When a capacitor is charged up, then disconnected from the charging source, it has a difference in electrons between the plates and the dielectric molecules are under stress of electrostatic lines of force

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ENERGY STORED IN A CAPACITOR


 

Authored by Ian C. Purdie VK2TIP

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What energy is stored in a capacitor?

When a capacitor is charged up, then disconnected from the charging source, it has a difference in electrons between the plates and the dielectric molecules are under stress of electrostatic lines of force. If the charged capacitor were connected across a light bulb for example the excess electrons would flow from the negative plate through the light filament to the positive plate of the capacitor, the light bulb might glow for an instant.

The amount of energy stored in a capacitor (expressed as watt-seconds or joules) can be computed from:

En = CE2 / 2

where:
En = Energy in watt-seconds
C = Capacitance in Farads
E = Volts

Quantity of charge in a capacitor

The charge in a capacitor is the number of electrons on the two plates. This involves the difference in the quantity of electrons and the unit of quantity is the coulomb.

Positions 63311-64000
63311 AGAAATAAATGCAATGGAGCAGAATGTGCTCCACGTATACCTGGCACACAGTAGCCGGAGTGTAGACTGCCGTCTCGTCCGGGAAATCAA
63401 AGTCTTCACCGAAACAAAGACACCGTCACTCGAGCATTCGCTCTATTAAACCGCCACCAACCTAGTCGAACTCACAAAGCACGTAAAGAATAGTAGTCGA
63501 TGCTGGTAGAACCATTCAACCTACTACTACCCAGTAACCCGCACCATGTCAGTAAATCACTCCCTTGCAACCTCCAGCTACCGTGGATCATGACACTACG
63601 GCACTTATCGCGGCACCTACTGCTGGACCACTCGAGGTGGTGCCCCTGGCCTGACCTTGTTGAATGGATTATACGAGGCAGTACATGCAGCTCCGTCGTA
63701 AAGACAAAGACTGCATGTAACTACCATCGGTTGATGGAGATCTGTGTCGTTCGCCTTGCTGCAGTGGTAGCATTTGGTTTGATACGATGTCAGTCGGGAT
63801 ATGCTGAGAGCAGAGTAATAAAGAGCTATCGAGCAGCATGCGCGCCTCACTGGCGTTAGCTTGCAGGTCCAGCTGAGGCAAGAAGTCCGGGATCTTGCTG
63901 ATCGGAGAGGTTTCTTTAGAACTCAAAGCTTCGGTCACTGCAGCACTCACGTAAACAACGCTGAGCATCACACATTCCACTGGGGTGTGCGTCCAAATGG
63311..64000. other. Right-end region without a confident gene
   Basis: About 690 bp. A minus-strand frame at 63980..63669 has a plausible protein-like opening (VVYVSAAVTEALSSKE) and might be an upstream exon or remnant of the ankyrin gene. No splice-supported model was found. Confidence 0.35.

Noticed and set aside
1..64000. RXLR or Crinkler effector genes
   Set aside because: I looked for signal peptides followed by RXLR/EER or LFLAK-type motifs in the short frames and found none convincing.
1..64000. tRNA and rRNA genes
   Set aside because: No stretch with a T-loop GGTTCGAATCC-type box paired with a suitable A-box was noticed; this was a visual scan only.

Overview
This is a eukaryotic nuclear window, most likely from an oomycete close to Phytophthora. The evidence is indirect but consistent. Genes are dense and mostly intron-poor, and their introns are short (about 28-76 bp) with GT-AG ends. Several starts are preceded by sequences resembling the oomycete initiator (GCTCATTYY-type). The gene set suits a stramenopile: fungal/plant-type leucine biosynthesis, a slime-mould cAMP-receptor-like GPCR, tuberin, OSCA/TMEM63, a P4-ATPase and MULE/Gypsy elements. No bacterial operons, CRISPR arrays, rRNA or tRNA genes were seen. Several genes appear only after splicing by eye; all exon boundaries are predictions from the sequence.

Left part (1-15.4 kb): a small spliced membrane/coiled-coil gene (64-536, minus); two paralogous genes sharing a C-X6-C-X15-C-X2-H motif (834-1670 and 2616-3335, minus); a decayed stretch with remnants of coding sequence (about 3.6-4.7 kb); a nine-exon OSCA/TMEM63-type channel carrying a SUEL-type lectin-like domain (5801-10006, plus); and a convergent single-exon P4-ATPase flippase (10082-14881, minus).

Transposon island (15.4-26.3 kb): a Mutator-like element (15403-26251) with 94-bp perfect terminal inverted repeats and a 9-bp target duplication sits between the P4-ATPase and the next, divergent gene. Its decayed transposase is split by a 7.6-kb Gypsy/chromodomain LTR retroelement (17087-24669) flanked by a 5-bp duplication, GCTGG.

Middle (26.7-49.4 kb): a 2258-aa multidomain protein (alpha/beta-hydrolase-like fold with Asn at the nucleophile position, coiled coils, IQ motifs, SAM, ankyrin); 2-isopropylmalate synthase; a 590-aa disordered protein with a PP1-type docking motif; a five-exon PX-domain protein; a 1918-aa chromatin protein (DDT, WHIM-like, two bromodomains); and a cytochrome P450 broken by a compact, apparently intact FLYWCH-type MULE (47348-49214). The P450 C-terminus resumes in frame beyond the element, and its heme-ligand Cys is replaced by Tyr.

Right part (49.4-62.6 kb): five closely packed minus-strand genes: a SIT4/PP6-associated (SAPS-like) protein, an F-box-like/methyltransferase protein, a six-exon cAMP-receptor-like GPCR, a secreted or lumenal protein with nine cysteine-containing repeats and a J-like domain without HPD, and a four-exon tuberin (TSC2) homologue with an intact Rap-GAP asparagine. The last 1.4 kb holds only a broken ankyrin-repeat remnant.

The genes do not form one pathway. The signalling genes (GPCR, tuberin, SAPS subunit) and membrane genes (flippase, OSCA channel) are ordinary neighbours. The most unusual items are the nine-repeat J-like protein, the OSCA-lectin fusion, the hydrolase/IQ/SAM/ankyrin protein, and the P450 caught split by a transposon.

Q = CE

where:
Q = Coulombs
C = Capacitance in Farads
E = Volts

As an example if we have a 4,700 uF capacitor across a 12V supply the electron difference between + and - plates would be:

Q = CE = 0.0047 X 12 = 0.0564 Coulomb

We learnt in the topic current that:

"The quantity of electrons used in determining an ampere is called "coulomb" which one ampere is one coulomb per second. A coulomb is 6,280,000,000,000,000,000 or 6.28 X 10 18 electrons. This is the unit of measuring electrical quantity or charge".

Therefore 0.0564 Coulomb = 0.0564 X 6.28 X 10 18 = 3.542X 10 17electrons

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the author Ian C. Purdie, VK2TIP of www.electronics-tutorials.com asserts the moral right to be identified as the author of this web site and all contents herein. Copyright © 2000, all rights reserved. See copying and links. These electronic tutorials are provided for individual private use and the author assumes no liability whatsoever for the application, use, misuse, of any of these projects or electronics tutorials that may result in the direct or indirect damage or loss that comes from these projects or tutorials. All materials are provided for free private and public use.
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Updated 15th May, 2000

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